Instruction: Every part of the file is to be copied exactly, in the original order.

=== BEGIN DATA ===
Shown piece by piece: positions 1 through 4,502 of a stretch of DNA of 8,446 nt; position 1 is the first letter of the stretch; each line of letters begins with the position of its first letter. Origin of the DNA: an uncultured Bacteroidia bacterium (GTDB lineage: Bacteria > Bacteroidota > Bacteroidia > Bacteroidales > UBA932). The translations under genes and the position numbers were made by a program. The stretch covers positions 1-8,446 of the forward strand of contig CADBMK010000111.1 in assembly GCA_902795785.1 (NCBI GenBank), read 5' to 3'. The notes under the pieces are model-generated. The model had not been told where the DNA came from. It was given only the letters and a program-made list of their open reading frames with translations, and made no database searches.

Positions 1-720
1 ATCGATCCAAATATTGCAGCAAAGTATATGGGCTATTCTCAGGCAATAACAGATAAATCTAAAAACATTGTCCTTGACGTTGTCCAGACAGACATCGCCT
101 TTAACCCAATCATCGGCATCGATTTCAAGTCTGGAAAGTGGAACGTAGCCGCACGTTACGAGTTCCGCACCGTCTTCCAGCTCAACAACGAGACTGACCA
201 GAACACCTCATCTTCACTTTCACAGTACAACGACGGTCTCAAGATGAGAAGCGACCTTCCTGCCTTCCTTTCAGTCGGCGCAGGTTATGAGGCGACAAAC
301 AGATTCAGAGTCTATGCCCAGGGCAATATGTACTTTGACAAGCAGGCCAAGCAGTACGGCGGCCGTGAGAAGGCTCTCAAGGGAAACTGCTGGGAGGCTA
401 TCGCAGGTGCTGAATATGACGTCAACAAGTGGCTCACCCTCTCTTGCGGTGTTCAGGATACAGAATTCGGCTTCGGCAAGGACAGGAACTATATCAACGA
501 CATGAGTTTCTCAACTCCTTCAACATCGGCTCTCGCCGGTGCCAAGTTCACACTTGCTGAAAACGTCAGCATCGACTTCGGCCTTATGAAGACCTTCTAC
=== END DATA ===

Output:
Shown piece by piece: positions 1 through 4,502 of a stretch of DNA of 8,446 nt; position 1 is the first letter of the stretch; each line of letters begins with the position of its first letter. Origin of the DNA: an uncultured Bacteroidia bacterium (GTDB lineage: Bacteria > Bacteroidota > Bacteroidia > Bacteroidales > UBA932). The translations under genes and the position numbers were made by a program. The stretch covers positions 1-8,446 of the forward strand of contig CADBMK010000111.1 in assembly GCA_902795785.1 (NCBI GenBank), read 5' to 3'. The notes under the pieces are model-generated. The model had not been told where the DNA came from. It was given only the letters and a program-made list of their open reading frames with translations, and made no database searches.

Positions 1-720
1 ATCGATCCAAATATTGCAGCAAAGTATATGGGCTATTCTCAGGCAATAACAGATAAATCTAAAAACATTGTCCTTGACGTTGTCCAGACAGACATCGCCT
101 TTAACCCAATCATCGGCATCGATTTCAAGTCTGGAAAGTGGAACGTAGCCGCACGTTACGAGTTCCGCACCGTCTTCCAGCTCAACAACGAGACTGACCA
201 GAACACCTCATCTTCACTTTCACAGTACAACGACGGTCTCAAGATGAGAAGCGACCTTCCTGCCTTCCTTTCAGTCGGCGCAGGTTATGAGGCGACAAAC
301 AGATTCAGAGTCTATGCCCAGGGCAATATGTACTTTGACAAGCAGGCCAAGCAGTACGGCGGCCGTGAGAAGGCTCTCAAGGGAAACTGCTGGGAGGCTA
401 TCGCAGGTGCTGAATATGACGTCAACAAGTGGCTCACCCTCTCTTGCGGTGTTCAGGATACAGAATTCGGCTTCGGCAAGGACAGGAACTATATCAACGA
501 CATGAGTTTCTCAACTCCTTCAACATCGGCTCTCGCCGGTGCCAAGTTCACACTTGCTGAAAACGTCAGCATCGACTTCGGCCTTATGAAGACCTTCTAC